Finance minister Nhlanhla Nene announced yesterday during his 2015-2016 budget speech, his first as finance minister to the national assembly, that electricity tariffs would be temporarily increased by 2%.
“The first proposal is a temporary increase in the electricity levy, from 3.5c/kWh to 5.5c/kWh”
Nene explained that necessity of the increase was to promote energy efficiency and assist in demand management.
“The additional 2c/kWh will be withdrawn when the electricity shortage is over”, Nene assured.
In addition, Nene proposed that an increase is needed in the energy-efficiency savings incentive up from 45 c/kWh to 95 c/kWh.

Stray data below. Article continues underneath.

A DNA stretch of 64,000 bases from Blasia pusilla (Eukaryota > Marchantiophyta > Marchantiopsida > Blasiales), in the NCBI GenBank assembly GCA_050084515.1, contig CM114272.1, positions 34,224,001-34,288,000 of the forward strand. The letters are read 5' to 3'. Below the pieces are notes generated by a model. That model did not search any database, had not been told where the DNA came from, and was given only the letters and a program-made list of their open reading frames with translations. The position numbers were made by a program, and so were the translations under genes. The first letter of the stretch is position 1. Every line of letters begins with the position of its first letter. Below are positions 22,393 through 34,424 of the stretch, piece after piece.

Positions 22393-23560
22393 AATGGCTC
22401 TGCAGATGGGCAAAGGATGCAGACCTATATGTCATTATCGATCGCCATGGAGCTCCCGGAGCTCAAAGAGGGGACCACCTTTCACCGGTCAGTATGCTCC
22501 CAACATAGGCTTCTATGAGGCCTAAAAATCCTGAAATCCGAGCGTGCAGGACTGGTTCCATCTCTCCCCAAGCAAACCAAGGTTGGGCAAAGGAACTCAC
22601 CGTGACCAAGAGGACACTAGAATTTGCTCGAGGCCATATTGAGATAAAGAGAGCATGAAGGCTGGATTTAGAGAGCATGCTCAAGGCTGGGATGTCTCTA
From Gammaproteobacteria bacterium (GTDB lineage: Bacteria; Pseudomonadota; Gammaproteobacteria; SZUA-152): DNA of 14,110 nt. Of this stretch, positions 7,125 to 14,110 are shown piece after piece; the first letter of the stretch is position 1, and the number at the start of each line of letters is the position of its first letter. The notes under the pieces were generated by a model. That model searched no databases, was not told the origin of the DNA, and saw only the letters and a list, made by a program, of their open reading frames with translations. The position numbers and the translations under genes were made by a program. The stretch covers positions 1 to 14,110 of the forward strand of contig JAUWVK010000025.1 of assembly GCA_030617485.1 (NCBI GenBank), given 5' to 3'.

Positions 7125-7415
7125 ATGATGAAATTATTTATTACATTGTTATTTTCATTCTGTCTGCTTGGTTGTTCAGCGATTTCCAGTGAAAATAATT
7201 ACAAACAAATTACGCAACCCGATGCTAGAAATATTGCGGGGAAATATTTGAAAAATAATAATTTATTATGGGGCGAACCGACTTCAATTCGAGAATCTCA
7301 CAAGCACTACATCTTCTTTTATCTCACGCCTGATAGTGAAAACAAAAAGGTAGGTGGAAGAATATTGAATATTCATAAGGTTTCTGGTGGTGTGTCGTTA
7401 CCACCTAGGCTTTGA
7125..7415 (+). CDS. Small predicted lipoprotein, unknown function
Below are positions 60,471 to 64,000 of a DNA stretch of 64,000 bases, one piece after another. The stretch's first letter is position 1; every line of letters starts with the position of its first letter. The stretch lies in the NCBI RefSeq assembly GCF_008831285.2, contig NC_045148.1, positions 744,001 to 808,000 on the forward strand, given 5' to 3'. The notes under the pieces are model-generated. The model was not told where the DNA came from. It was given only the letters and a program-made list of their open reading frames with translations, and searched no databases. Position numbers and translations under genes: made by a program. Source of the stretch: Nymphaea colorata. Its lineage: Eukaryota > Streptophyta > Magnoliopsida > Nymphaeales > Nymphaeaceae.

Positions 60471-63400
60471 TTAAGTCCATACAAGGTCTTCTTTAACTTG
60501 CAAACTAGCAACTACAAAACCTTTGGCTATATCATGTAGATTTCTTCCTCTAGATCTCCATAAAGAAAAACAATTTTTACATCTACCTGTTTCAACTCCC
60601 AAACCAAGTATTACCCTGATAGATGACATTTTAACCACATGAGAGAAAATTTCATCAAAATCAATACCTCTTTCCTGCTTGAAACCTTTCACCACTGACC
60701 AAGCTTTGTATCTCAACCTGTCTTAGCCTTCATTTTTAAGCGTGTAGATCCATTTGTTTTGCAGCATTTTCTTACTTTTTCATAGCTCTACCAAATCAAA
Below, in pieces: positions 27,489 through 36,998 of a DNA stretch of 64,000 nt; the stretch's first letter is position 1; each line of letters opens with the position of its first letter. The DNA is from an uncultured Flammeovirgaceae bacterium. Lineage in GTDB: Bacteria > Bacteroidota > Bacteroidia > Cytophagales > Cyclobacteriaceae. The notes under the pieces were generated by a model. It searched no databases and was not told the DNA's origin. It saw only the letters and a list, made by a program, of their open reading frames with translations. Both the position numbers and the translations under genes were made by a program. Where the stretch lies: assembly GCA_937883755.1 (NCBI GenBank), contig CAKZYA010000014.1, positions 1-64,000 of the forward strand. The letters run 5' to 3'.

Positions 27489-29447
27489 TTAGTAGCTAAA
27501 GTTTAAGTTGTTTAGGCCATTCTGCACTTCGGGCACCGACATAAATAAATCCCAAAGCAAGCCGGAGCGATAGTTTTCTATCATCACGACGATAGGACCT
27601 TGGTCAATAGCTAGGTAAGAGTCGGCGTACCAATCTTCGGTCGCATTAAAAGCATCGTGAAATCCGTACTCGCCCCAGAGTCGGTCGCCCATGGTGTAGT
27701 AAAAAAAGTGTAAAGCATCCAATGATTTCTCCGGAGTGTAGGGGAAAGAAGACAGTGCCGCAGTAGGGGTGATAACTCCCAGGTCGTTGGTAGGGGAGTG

Carbon tax law
“In the absence of a carbon tax, the electricity levy serves both to promote energy efficiency and encourage lower greenhouse gas emissions”, Nene said.
“The introduction of a carbon tax in 2016 will provide an additional tool to deal more sustainably with the current electricity shortage, while lowering the electricity levy”.
“A draft carbon tax bill will be introduced later this year for a further round of public consultation. To ensure that the burden is fairly distributed, steps will be taken to ensure that the electricity levy applies to all users, especially energy-intensive users, while ensuring that there are no double-payments”, Nene concluded.
The need to drive the “accelerated depreciation” for solar photovoltaic renewable energy was a key consideration being addressed.
Government has allocated ZAR18 billion ($2 billion) to either connect 875 000 households to the national grid or to be linked to an off-grid electricity network.
(Pic Credits: SABC, sanews)